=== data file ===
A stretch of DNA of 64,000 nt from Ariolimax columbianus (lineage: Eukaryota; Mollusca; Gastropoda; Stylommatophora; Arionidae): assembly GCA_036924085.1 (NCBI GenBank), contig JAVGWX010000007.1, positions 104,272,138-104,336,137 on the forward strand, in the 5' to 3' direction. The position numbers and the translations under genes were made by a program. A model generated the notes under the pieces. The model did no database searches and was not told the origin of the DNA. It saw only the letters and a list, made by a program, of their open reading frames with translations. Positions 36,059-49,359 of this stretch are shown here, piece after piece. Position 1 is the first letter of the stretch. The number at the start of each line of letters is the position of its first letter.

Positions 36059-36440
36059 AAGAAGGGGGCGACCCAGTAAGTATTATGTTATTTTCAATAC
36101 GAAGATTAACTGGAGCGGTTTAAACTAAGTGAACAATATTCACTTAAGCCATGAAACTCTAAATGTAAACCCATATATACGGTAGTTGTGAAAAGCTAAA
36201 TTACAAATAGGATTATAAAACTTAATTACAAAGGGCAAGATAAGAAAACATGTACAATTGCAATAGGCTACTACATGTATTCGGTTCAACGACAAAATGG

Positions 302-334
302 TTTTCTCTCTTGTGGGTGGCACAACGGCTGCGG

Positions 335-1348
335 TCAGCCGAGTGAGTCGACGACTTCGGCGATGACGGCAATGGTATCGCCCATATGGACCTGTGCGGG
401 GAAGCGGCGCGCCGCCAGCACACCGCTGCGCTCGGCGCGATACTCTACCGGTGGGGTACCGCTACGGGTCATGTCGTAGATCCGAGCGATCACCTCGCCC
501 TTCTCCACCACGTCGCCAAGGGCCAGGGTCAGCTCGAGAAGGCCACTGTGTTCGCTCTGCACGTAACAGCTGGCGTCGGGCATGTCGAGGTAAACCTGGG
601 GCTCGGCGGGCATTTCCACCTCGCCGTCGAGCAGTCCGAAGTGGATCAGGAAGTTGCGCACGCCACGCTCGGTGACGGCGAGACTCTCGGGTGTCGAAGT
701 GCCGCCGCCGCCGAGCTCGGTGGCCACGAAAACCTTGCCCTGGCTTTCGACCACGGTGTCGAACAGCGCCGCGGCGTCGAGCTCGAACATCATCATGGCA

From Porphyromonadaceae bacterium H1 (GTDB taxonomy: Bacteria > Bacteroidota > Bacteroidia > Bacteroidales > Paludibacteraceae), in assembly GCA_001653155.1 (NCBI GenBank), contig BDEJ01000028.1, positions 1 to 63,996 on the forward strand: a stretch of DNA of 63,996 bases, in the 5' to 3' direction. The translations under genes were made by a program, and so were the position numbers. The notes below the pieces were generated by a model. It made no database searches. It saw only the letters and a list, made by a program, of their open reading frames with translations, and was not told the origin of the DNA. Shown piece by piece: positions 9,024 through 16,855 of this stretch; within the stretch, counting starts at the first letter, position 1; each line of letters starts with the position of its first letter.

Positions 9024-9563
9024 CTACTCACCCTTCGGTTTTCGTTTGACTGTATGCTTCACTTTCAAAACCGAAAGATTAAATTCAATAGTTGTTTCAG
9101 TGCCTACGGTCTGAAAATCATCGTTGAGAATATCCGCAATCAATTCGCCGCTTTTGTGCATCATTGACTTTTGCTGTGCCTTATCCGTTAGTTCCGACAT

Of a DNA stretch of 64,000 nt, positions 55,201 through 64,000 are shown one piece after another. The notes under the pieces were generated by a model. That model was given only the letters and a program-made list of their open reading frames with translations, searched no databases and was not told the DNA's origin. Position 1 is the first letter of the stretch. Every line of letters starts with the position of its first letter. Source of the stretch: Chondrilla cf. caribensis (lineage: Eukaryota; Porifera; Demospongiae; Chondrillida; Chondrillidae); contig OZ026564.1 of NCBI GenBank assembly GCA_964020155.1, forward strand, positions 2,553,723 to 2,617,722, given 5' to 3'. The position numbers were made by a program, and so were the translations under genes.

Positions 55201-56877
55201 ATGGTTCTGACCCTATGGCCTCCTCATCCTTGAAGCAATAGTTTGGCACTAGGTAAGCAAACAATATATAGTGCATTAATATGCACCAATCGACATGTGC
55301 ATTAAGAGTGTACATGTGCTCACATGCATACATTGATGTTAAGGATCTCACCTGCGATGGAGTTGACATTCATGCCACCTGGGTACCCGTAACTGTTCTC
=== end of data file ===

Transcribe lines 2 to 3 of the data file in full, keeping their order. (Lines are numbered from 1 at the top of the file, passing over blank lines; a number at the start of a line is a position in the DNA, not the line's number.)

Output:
Positions 36059-36440
36059 AAGAAGGGGGCGACCCAGTAAGTATTATGTTATTTTCAATAC